ICYMI at Australian Open: Djokovic, Osaka and the best stories from Down Under

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Djokovic tops Nadal in straight sets to win Australian Open (1:43)

Novak Djokovic defeats Rafael Nadal to win his seventh Australian Open and third consecutive Grand Slam title. (1:43)

MELBOURNE, Australia -- After 14 days of captivating tennis at Melbourne Park, Novak Djokovic and Naomi Osaka emerged as singles champions.

It might not have been the men's final many had hoped for, as Djokovic breezed by Rafael Nadal in straight sets, but on the women's side, it was much tighter, with Osaka superbly regaining her composure to stave off a Petra Kvitova comeback.

Here are some of the best stats from an action-packed fortnight Down Under:

  • Djokovic became the first player to win the Australian Open seven times.

  • Osaka is just the sixth woman in the Open era to win her first two major titles in back-to-back Grand Slams.

  • By winning the Australian Open, Osaka inherited the world No. 1 ranking and is the first Japanese player to do so.

  • The men's final was the first time Nadal lost a Grand Slam final in straight sets.

  • Each of the past 10 men's Grand Slam champions have been aged 30 years or older, the longest such streak in the Open era.

And now, without further ado, here's a look back at how the 2019 Australian Open unfolded:


Murray's final match Down Under

Before the tournament had begun, Andy Murray dropped the news that this would likely be his penultimate Grand Slam after his battle with a longtime hip injury finally got the better of him.

It came as no surprise that social media was flooded with heartfelt messages for the three-time major champion, and Murray summed up his emotions best.

Murray, a five-time Australian Open finalist, opened his 2019 campaign against Spaniard Roberto Bautista Agut on Melbourne Arena.

Murray dropped the first two sets to the 22nd seed before rallying to win the next two, sending the match to a thrilling decider. Sadly for Murray, it wasn't to be, and he bowed out in the first round of a Slam for the first time in 11 years.


Tomic, Hewitt steal Barty, de Minaur's thunder

It didn't take long for the spotlight to come off Murray and fall straight onto Australian pair Bernard Tomic and Lleyton Hewitt.

After being knocked out in the first round, Tomic lashed out at the Australian Davis Cup captain, claiming that Hewitt had been promoting talent for his own gain and "no one likes him anymore."

READ MORE: Tomic, Hewitt circus overshadows the real show

The comment sparked a weeklong war of words between Tomic and Hewitt, taking the shine off some of the high-achieving locals.

For the first time in 15 years, five Australians reached the third round at Melbourne Park. Ash Barty was the pick of the bunch, winning through to the quarterfinals, where she lost to eventual runner-up Kvitova.

On the men's side, Alex de Minaur impressed, as did unseeded 19-year-old Alexei Popyrin, who sent both Mischa Zverev and No. 7 seed Dominic Thiem packing.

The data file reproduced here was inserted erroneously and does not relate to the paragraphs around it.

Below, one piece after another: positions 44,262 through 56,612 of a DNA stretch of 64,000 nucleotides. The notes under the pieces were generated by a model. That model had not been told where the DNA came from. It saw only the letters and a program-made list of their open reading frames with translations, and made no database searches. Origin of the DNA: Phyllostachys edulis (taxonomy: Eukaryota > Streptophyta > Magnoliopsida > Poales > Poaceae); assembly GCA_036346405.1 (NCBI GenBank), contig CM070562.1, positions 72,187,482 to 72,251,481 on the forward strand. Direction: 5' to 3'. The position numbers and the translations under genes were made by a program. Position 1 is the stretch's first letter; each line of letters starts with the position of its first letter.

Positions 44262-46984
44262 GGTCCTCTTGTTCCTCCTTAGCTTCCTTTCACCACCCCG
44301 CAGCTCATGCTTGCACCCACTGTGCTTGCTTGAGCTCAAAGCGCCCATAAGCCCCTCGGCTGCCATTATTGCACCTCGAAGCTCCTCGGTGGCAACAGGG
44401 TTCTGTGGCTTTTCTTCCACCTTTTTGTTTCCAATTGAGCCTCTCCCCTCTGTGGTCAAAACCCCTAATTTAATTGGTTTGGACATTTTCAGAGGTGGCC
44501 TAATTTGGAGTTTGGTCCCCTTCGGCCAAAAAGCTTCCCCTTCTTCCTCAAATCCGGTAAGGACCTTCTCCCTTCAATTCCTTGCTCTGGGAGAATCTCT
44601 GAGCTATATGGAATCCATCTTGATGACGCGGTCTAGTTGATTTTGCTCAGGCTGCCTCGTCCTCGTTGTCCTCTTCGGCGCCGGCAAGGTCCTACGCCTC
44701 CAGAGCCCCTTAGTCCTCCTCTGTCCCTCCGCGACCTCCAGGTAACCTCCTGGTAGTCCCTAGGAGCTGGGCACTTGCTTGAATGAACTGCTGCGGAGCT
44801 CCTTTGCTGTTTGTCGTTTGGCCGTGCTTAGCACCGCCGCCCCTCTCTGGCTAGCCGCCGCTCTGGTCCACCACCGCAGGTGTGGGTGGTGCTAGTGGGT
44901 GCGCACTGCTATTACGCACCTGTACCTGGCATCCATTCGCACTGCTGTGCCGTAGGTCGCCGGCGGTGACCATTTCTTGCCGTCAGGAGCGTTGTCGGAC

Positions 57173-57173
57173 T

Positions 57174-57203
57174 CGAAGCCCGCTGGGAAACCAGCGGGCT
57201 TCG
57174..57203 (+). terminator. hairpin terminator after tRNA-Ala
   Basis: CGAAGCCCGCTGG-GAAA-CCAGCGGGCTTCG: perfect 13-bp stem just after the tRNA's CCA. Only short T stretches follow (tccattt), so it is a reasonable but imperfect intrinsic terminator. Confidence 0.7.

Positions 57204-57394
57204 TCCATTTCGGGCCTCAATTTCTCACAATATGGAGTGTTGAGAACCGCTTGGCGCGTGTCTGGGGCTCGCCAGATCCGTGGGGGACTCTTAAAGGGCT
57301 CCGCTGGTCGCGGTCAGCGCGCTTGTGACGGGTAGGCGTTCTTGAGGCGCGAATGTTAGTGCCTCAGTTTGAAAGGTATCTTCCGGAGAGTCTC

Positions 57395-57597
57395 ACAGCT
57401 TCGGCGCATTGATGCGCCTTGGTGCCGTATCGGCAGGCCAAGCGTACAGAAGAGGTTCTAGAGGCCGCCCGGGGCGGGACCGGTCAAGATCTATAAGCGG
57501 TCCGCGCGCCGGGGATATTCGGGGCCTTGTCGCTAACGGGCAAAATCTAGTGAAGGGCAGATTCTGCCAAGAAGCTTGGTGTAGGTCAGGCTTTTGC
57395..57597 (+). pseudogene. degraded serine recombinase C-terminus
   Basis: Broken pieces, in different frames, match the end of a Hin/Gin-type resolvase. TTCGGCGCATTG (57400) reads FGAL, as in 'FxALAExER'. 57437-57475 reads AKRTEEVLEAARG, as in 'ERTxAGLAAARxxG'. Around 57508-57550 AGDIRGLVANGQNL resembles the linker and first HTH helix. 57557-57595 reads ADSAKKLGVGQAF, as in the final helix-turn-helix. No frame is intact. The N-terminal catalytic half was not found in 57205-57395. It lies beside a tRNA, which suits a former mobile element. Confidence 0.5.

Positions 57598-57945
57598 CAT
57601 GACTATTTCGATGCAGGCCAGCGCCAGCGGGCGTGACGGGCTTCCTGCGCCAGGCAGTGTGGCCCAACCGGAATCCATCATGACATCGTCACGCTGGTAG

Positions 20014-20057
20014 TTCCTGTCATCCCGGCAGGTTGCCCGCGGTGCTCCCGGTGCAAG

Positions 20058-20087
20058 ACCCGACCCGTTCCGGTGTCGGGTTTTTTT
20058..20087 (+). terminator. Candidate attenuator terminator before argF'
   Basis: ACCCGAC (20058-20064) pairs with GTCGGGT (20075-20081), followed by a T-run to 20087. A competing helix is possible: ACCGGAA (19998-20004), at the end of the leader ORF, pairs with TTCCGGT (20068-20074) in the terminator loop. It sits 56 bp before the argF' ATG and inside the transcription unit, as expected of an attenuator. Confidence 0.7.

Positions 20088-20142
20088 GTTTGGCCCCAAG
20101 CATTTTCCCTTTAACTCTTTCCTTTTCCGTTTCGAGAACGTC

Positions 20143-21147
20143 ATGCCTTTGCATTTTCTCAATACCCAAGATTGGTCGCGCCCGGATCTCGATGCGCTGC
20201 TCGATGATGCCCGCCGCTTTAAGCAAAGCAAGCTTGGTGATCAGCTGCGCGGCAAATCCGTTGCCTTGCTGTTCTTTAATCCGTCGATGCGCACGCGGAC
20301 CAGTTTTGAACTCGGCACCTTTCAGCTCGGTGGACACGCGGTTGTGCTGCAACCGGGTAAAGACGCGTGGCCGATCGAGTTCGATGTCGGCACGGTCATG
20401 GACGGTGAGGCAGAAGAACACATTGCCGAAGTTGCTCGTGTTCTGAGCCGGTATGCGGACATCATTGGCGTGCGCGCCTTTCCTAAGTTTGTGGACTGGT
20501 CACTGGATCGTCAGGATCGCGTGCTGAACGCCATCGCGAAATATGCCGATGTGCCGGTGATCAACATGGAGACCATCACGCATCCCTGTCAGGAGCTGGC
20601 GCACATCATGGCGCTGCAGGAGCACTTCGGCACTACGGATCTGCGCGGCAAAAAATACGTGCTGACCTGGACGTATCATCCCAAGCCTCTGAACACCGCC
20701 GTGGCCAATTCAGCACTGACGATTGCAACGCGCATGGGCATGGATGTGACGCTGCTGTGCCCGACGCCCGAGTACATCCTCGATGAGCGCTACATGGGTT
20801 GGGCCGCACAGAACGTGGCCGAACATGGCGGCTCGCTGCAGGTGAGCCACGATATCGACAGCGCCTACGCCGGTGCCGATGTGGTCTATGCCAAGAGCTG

Serena stunned in comeback for the ages

It was one of the most remarkable Grand Slam matches of all time. At 5-1 up in the third set against Karolina Pliskova, Serena Williams had all but booked her ticket to the semifinals.

But the 23-time major champion squandered four match points before Pliskova turned the match on its head, reeling off six consecutive games to take the deciding set 7-5.

Here are some of the best stats from the stunning turnaround:

  • Pliskova won 25 of the last 33 points in the match, 11 of which were on Serena's serve.

  • Serena's loss snapped her 14-match win streak in Grand Slam quarterfinals.

  • It was Serena's third loss at a major after having at least one match point.

  • Pliskova joined Venus Williams as the only player to beat Serena multiple times at a hard-court major.

READ MORE: Serena's loss to Pliskova: memorable comeback or great collapse?


Vegemite gives Maria a whack

One of the tournament's major sponsors, Vegemite -- an iconic Australian spread -- took a not-so-subtle dig at Maria Sharapova following her fourth-round loss.

The five-time Grand Slam champion fell to local hero Barty and was booed off Rod Laver Arena after locals became frustrated with Sharapova's shrieking, not to mention the fact that she took a seven-minute bathroom break after dropping the second set.

It was interesting to see this billboard erected the next day in Melbourne.


Changing of the guard? Well ... sort of

Frances Tiafoe. Lucas Pouille. Stefanos Tsitsipas. Danielle Collins. These aren't names you normally expect to see in contention deep at a major, but as we've seen in recent years, strange things can happen at the year's first Slam.

Combined, these four had won a grand total of one Australian Open match heading into 2019's tournament. By the end of it, they had 20 wins among them.

Tsitsipas was the man to knock out defending champion Roger Federer, but Tiafoe's run was arguably the most memorable. The 21-year-old American made a habit of marking each of his wins Down Under with a LeBron James-inspired celebration.

Collins also had a fast rise to prominence with wins over 14-seed Julia Goerges, 19-seed Caroline Garcia and world No. 2 Angelique Kerber. That's not bad for someone who entered the tournament with a Grand Slam record of 0-5.


Congratulations, Novak and Naomi

Without question, Djokovic has earned the unofficial title "Mayor of Melbourne" after winning a record-breaking seventh Australian Open crown and taking his career major haul to 15.

The Serbian tore Nadal apart 6-3, 6-2, 6-3 in a lopsided final. He now has a perfect 35 wins and zero losses as the No. 1 seed at Melbourne Park.

In the women's final, Osaka looked in control at a set and a break up before Kvitova stormed back to take the second set and force a decider. But Osaka composed herself to win the third set and the match 7-6(2), 5-7, 6-4.